By Gavin Extence
Redhook, $26.00, 407 pages
Gavin Extence, debut British novelist, introduces the universe to his unique protagonist Alex in The Universe Verses Alex Woods. At the age of ten, cerebral single-minded Alex turns instantly into a celebrity when a piece of the universe attacks him. He is hit by a meteor and survives. The circumstances of his life and the people he comes into contact with all shape him into the compassionate, if still slightly awkward young man he is at the end of the tale. This is an incredibly enriching and moving novel that should speak to a wide section of readers.
What makes the story so engaging are the people who love Alex and ultimately teach him to move outside of his own mind. His mother, so unlike himself, is a fortuneteller. He forms a book group that reads only the works of Kurt Vonnegut and counts as its members the local librarians, a writer, a Vietnam Vet, and a neurologist. He actively corresponds with an astrophysicist from the local university. He does not relate to kids his own age and often seems baffled by their behavior.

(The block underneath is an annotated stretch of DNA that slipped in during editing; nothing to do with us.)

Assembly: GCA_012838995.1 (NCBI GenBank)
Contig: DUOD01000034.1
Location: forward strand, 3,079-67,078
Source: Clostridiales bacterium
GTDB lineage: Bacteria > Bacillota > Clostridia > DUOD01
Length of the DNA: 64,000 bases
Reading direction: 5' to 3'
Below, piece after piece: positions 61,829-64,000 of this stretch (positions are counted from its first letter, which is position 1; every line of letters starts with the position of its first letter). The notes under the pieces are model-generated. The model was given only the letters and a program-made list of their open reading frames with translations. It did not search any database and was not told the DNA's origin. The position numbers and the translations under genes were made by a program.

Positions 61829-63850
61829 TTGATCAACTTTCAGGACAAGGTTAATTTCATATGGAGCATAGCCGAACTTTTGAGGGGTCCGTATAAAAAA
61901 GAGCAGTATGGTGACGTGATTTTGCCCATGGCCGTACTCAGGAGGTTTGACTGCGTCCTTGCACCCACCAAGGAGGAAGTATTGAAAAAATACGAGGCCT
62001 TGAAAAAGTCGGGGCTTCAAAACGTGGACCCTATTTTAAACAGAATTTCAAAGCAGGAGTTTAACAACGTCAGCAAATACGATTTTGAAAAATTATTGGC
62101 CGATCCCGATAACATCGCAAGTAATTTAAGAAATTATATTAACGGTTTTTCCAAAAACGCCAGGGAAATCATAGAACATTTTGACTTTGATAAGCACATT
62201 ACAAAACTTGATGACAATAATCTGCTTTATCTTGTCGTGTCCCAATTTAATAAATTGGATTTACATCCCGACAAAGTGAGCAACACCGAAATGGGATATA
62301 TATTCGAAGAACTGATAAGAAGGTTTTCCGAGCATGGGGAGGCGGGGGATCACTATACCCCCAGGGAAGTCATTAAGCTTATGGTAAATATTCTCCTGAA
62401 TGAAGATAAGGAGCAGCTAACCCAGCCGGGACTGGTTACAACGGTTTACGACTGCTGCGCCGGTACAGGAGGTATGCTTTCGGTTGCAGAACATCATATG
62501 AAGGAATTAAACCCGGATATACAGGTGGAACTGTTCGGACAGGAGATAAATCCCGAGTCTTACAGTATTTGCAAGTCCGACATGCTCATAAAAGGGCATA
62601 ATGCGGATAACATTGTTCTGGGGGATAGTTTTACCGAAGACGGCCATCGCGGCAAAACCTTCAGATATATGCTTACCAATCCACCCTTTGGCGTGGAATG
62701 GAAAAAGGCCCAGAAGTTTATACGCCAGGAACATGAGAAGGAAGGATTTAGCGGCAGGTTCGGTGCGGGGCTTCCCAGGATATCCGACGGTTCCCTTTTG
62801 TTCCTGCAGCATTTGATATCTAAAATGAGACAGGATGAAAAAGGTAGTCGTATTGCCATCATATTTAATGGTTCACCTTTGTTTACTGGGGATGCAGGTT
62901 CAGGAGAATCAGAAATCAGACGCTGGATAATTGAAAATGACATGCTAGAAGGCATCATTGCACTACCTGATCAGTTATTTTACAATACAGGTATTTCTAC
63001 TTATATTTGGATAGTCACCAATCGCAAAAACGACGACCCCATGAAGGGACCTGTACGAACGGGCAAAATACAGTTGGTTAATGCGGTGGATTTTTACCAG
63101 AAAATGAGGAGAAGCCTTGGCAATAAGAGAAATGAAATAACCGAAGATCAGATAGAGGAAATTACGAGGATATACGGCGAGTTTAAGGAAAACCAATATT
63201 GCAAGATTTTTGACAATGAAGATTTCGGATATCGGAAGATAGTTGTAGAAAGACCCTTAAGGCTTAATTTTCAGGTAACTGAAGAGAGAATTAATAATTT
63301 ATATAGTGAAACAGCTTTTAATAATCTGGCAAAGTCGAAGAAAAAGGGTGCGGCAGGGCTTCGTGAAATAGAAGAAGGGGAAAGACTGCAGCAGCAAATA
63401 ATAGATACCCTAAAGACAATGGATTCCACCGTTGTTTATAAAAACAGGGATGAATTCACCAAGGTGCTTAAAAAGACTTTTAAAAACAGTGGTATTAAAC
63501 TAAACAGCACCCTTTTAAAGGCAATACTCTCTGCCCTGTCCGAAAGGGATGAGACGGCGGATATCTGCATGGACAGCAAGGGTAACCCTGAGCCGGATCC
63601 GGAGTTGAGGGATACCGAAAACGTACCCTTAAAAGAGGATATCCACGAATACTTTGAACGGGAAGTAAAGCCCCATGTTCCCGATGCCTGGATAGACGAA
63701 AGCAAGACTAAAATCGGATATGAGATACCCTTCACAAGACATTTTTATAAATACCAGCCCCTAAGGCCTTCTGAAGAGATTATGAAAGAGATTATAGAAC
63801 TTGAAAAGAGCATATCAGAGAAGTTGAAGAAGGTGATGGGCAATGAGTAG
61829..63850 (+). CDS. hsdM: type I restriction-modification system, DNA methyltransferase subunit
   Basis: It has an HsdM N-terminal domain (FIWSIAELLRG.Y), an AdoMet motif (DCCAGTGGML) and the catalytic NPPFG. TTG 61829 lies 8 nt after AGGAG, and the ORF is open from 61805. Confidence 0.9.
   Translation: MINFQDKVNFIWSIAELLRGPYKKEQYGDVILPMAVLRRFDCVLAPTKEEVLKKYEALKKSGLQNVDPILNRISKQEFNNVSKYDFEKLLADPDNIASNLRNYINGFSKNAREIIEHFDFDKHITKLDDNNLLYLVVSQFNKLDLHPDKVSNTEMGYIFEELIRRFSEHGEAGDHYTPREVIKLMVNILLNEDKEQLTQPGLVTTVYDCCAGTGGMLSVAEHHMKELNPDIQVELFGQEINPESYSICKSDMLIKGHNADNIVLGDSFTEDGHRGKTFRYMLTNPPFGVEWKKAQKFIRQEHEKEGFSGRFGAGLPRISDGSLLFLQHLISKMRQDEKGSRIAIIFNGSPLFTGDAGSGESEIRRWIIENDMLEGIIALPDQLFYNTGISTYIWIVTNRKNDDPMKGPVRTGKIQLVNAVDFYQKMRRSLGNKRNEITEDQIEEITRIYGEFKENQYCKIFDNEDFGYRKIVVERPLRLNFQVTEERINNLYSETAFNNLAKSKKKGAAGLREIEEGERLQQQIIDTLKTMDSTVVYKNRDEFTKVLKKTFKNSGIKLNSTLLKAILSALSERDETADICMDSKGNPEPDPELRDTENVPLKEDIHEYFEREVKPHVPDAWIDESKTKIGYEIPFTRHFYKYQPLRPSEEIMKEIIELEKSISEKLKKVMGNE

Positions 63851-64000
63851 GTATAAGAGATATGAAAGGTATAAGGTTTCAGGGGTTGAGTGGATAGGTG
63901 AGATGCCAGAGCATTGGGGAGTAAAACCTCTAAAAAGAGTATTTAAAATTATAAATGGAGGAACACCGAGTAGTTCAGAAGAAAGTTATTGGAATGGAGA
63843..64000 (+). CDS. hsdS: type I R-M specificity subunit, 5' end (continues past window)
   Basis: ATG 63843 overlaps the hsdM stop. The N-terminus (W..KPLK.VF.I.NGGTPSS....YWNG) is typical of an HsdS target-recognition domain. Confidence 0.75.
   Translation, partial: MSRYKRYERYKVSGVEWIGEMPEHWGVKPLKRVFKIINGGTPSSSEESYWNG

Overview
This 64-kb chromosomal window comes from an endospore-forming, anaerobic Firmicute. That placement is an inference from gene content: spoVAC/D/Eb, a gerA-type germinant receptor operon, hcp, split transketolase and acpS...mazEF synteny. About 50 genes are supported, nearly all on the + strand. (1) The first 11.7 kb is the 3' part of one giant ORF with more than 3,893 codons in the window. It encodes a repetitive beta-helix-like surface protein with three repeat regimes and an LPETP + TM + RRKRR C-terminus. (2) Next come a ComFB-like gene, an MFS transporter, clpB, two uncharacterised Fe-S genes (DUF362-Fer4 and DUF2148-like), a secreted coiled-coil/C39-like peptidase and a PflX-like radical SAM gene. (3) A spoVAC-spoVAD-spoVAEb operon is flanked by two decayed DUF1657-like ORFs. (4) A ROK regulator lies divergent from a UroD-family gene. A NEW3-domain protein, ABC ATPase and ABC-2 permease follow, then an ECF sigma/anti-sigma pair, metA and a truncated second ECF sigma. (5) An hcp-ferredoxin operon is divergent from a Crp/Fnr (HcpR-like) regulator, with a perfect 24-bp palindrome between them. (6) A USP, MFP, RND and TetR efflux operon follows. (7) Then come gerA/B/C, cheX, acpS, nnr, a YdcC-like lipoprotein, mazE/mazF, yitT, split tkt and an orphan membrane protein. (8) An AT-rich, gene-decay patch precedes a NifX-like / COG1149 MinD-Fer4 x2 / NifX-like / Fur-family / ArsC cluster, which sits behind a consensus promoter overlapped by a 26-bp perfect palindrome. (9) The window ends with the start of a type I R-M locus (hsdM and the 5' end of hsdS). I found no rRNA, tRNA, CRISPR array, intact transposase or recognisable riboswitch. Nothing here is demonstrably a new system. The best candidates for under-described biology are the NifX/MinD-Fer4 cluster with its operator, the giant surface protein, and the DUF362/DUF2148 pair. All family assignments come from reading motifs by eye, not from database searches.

Though at first glance, this novel may be marketed toward the young adult fiction genre, this population may not appreciate it. The novel deals with difficult themes that may not seem relevant to a youthful audience. While it is a coming of age story, it marries together the light and dark aspects of humor, faith and rationalism, and morality vs. legality. As all teenagers eventually do, Alex learns that the world is not as simple as he learned in childhood when he ultimately puts the needs of his best friend ahead of his own.
Reviewed by Rachelle Barrett